Estimates of Brazil’s soybean crop are shrinking a bit due to the late start to planting across parts of the large center-west growing belt and recent dry conditions in the country’s southern growing areas.
In a report dated Dec. 1, the U.S. agricultural attaché in Brasilia trimmed his estimate of Brazilian soybean production to 66.8 million metric tons (mmt) from a previous figure of 67.5 mmt, citing lower planted acreage and yield potential.
“The La Niña weather phenomenon is expected to continue to bring irregular precipitation throughout the growing season and result in low national yields,” the attaché said. “Post’s projection reflects this scenario and incorporates a decrease in previous estimates for production in Rio Grande do Sul as recently announced by regional cooperatives.”
The attaché now sees Brazil’s 2010-2011 soybean plantings at 23.85 million hectares (58.93 million acres), still up 350,000 from last year, but down 400,000 from his previous estimate.
Two private Brazilian analysts also lowered their estimates of the country’s production on Monday, but still see larger production than USDA.
AgroConsult cut its crop estimate to 68.4 mmt from a previous estimate of 69.6 mmt.
The firm cited November dryness in Rio Grande do Sul and a shift in acreage to cotton in the center-west growing belt as the reasons for lowering projected soybean production.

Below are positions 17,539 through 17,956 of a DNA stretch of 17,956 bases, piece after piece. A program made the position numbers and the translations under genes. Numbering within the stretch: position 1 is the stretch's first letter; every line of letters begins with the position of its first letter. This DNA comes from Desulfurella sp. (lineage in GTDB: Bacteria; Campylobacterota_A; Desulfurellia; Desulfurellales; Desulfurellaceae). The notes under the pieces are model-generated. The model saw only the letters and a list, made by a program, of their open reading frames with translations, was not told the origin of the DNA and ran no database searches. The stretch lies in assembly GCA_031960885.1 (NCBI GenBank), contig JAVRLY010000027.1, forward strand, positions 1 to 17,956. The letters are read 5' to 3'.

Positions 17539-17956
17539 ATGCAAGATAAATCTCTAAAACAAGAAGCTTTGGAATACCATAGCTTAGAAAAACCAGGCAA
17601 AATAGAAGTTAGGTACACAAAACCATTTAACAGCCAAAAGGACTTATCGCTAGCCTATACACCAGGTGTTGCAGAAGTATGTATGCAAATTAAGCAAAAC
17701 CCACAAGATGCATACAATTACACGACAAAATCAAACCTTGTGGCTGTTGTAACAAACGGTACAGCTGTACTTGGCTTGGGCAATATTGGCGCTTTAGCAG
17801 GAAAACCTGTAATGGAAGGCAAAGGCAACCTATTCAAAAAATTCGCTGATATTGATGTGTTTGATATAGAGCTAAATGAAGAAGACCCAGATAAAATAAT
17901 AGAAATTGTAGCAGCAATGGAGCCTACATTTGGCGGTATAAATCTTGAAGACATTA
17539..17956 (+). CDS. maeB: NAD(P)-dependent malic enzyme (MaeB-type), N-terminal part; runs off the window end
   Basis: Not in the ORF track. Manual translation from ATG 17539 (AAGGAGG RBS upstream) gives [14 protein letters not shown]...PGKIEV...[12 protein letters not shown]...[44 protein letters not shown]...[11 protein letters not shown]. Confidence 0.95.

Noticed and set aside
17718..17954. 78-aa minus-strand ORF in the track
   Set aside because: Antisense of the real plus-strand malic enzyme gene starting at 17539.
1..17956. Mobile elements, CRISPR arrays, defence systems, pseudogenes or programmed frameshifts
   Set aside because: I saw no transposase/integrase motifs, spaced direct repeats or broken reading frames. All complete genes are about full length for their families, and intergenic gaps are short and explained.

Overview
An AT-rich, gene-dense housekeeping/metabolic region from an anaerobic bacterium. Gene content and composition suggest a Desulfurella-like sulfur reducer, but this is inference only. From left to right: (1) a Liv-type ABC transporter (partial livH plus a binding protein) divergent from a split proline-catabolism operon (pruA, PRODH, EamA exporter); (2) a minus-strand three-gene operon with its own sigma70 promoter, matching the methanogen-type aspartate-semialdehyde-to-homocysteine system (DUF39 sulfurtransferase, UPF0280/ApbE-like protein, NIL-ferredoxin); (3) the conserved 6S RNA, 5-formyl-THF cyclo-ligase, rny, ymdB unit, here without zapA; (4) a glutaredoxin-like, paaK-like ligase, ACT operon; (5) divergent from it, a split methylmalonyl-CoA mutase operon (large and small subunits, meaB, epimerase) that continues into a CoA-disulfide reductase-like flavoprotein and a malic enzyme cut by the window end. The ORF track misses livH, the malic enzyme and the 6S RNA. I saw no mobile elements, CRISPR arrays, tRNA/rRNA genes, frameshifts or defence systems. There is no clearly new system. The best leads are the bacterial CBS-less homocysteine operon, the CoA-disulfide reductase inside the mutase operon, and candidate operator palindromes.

"Early planted soy in Mato Grosso didn't do well. Some farmers, noticing that, replanted those areas with cotton," AgroConsult’s chief analyst Andre Pessoa told journalists after leaving a meeting with agriculture leaders.
Celeres consultancy cut its estimate of Brazil’s 2010-2011 soybean crop to 68.1 mmt from a November estimate of 69.1 mmt citing deteriorating yield potential.
Celeres estimated that 91% of Brazil’s soybean crop had been planted by Friday ahead of the year-earlier pace of 86% and the five-year average of 89%.
Producers in the top soy state of Mato Grosso had planted 99% of their crop. However, the late start to planting in Mato Grosso will mean a later-than-normal harvest, which will extend the main export window for U.S. soybeans at least slightly.
Logistical problems may also complicate movement of Mato Grosso’s crop to market this year so much of the crop will reach maturity in a short period because of the shortened planting season.
The U.S. agricultural attaché noted that Mato Grosso is expecting to harvest 30% of its crop between Feb. 15 and Feb. 20.
CONAB, the supply arm of Brazil’s agriculture ministry is scheduled to release its latest official estimate of Brazilian production on Dec. 9.
Editor’s note: Richard Brock, Corn & Soybean Digest's marketing editor, is president of Brock Associates, a farm market advisory firm, and publisher of The Brock Report.